HOPTOLOGY

San Diego Beer, Local & Independent!


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Copenhagen to San Diego: Good Beer Knows No Boundries

In case you have somehow missed the news about Mikkeller San Diego opening its door this past weekend, I offer my own humble report for your perusal.
First off, I love this place. Walking in, you still recognize the bones of the old Alesmith. They have since moved to a brand new and massive brewery space just a little further down Miramar Rd. Yet Mikkeller (Originally out of Copenhagen, Denmark) has made the site very much its own. The tasting room area is cozy with plush couches and tables making for a very welcoming tasting room experience. It is hard not to feel both welcome and very comfortable as you walk in and take in the feel of the place. The lighting was low and added a special ambiance to the space, and while it was a packed house with long lines for beers, the environment was so relaxed that most people were very good about simply having a good time and not making a fuss about the wait.  IMG_6799
On this opening weekend the beer menu was full of variety, something for everyone so that even if you were not a fan of or had never even tried Mikkeller before, there was very little reason for a person to not find something to their liking. From a hoppy pilsner, big IPA’s, to dark Belgian delights, to the legendary Beer Geek Breakfast Stout, the draft list and killer, and with Mikkeller being known as a man who is not shy about putting a beer recipe together, there are literally thousands of option that exist and will eventually see its time on the board at some point.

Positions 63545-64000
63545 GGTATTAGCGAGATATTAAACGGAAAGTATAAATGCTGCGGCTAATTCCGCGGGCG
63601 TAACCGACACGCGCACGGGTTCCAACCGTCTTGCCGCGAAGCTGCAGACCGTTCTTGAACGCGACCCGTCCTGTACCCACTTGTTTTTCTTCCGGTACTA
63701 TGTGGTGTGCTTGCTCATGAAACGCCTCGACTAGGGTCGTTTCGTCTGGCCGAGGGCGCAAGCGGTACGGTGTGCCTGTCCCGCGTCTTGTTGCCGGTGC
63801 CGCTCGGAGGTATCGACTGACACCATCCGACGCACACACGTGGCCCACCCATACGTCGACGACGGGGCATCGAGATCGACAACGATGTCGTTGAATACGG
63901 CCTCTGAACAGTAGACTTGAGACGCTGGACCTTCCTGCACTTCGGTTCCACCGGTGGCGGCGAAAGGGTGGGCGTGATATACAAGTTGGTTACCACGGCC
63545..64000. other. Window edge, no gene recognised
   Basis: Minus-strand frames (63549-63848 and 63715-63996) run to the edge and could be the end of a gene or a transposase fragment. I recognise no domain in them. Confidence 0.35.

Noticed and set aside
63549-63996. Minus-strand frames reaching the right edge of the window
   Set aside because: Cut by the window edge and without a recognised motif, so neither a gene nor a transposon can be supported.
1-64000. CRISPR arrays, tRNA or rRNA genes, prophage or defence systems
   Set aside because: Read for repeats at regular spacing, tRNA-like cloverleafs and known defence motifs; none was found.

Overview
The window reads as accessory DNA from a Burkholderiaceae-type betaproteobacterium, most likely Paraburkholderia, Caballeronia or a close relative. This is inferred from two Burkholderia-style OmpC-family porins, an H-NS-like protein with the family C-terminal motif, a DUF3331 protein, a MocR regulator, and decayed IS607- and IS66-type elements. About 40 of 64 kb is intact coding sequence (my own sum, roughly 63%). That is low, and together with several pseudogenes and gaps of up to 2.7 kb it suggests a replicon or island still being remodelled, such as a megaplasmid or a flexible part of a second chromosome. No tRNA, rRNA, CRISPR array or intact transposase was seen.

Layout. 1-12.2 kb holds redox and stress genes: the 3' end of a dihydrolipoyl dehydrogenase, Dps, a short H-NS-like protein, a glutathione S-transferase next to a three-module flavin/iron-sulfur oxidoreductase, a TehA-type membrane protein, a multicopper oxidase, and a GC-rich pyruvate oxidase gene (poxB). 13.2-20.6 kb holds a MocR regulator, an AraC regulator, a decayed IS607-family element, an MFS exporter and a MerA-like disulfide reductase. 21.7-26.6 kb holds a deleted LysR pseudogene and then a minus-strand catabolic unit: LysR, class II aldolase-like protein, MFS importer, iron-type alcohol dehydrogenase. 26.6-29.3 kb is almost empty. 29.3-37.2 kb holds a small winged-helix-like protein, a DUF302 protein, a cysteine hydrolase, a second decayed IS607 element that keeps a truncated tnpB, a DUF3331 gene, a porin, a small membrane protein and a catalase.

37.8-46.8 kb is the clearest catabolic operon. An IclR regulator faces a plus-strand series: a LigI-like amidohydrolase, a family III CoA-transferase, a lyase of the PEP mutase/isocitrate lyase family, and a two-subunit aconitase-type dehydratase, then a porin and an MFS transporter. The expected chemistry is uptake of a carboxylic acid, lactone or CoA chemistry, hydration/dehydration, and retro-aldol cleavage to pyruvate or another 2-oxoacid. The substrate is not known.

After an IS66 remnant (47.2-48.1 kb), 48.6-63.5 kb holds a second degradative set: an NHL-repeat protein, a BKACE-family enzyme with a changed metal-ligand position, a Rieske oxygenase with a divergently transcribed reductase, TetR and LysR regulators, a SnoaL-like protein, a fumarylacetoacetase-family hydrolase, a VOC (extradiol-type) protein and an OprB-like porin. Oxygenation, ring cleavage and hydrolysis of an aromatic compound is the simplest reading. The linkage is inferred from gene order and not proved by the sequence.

A quick history for this not familiar with Mikkeller (also known as Mikel Bjorg Bjergso). He is what is known as a “Gypsy Brewer”. It simply means (prior to this opening) he did not have a dedicated location for brewing his recipes. He would travel to other breweries and either do it himself, or let that brewery team pull it together according to his instructions. San Diego is his first steady base of brewing operations. Perhaps the smartest, and from a local perspective, the best decision he made (aside from setting up in San Diego) was the hiring of Bill Batten.
Bill Batten is the man who has helped make Alesmith Brewing what it is today.IMG_6803
So if you are going to hire a brewer to work in the old Alesmith Brewery, you might as well bring on the guy who knows how to get the most out of that particular brewing system. It should be noted, that Alesmith is a parter in this venture, so the idea of Bill being the brewer should not come as a total shock.
On this opening trip, the crowd was lively, the beer was tasty and much like the warm sunny weather on this opening day, the future for Mikkeller SD looks to be very bright and I cannot recommend enough taking a visit to check it out for your self.
Cheers,
Tom


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The Battle for the Soul of San Diego Indie Beer

At the end of 2015 big beer made a barrage of acquisitions in an effort to expand its portfolio of “craft” Brewers. The moves were significant, and showed that corporate beer is not planning to sit back and let its share of the market be reduced any longer.